Friday, June 13, 2008

Rothenberg and Mac Low

Jerome Rothenberg has a new blog, and one of his first entries is about his relationship with Jackson Mac Low. Here's part of Jerry's entry:

I met Jackson Mac Low in 1960 or 1961, through the intervention, as I recall it, of Diane Wakoski. She had come to New York with LaMonte Young & there was clearly a connection between Jackson & LaMonte through an avant-garde that was centered on John Cage’s presence in New York & the international connections delineated by Fluxus. My first response to Jackson’s aleatory/chance experiments was a degree of puzzlement but a sense beneath that that something real & important was taking place. I fell for him first at a reading in which he introduced the first several of his Light Poems, impressed enough by those so that whatever else he did entered at once into the realm of my possibilities. And this was enhanced still more when he drew me into performing with him (as he did with many others) or, conversely, when he gave himself willingly to my own early attempts (circa 1969 or 70) at fusing poetry with performance. I often performed with him in his Gathas, & he was one of my performers (along with David Antin & Rochelle Owens) in a staged & recorded presentation of “primitive & archaic poetry” (circa 1967) that was the direct forerunner to Technicians of the Sacred.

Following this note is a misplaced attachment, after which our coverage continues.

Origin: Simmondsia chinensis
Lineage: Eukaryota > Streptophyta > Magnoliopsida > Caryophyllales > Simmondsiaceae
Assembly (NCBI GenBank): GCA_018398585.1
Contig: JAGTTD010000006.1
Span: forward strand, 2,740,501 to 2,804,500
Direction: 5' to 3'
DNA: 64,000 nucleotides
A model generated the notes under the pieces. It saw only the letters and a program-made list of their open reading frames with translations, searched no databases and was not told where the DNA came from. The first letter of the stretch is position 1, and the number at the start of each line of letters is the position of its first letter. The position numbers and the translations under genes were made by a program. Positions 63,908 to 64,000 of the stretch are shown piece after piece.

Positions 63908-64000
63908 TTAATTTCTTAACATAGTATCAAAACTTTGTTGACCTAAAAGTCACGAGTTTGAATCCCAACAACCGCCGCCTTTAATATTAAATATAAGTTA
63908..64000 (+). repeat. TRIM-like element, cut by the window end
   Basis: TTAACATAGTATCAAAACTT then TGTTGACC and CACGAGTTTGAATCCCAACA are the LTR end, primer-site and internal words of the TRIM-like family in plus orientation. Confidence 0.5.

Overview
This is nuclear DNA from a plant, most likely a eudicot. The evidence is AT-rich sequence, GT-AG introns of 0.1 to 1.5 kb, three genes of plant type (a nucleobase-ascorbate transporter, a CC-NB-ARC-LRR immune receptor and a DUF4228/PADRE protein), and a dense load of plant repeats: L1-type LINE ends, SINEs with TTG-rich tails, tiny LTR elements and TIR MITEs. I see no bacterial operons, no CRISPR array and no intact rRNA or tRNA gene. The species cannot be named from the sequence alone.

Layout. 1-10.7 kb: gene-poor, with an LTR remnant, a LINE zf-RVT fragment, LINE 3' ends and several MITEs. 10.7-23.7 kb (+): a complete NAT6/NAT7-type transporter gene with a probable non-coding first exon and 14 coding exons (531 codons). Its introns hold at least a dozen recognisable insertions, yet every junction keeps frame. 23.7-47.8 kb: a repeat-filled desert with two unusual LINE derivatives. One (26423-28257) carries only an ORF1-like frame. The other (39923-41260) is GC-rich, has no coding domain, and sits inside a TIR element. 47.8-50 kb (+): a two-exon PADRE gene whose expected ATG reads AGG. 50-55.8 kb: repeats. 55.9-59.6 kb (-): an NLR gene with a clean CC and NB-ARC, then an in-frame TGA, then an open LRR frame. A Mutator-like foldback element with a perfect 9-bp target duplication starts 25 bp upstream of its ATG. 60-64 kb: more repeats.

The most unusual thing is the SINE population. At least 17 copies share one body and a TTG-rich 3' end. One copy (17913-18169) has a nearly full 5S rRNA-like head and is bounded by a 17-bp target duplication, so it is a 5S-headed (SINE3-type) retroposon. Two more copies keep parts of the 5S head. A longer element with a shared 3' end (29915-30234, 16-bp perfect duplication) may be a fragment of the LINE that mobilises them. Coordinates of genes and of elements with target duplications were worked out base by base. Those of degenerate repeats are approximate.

There's more there, and here's the link to the rest of the entry.

Saturday, June 7, 2008

poet says: extremism is no vice

The line that would put Barry Goldwater far to the anticommunist right in '64 was the same uttered by the popularly revered poet Kahlil Gibran (1883- 1931) in a book published in 1960 called "'Narcotics and Dissecting Knives,' Thoughts and Meditations":

"In battling evil," Gibran had written, "excess is good; for he who is moderate in announcing the truth is presenting half-truth. He conceals the other half out of fear of the people's wrath."

Monday, June 2, 2008

attended Greenwich Village University

Susan (Suze) Rotolo graduated high school in 1960. Her parents were communists (her dad dead by then, her mom quite active still although heading toward alcoholism). Suze didn't really think seriously about college. It was the time: she began subwaying in to lower Manhattan and eventually didn't take the return train--just stayed. Met Bob Dylan in '61 and was with him, mostly on but later on and off, until late '63. A working-class Italian girl, few prospects - but she was bright and artsy and game, and directly but mostly, alas (she admits to having been a "minor character"), indirectly had a major intellectual impact on the 60s. Much more here.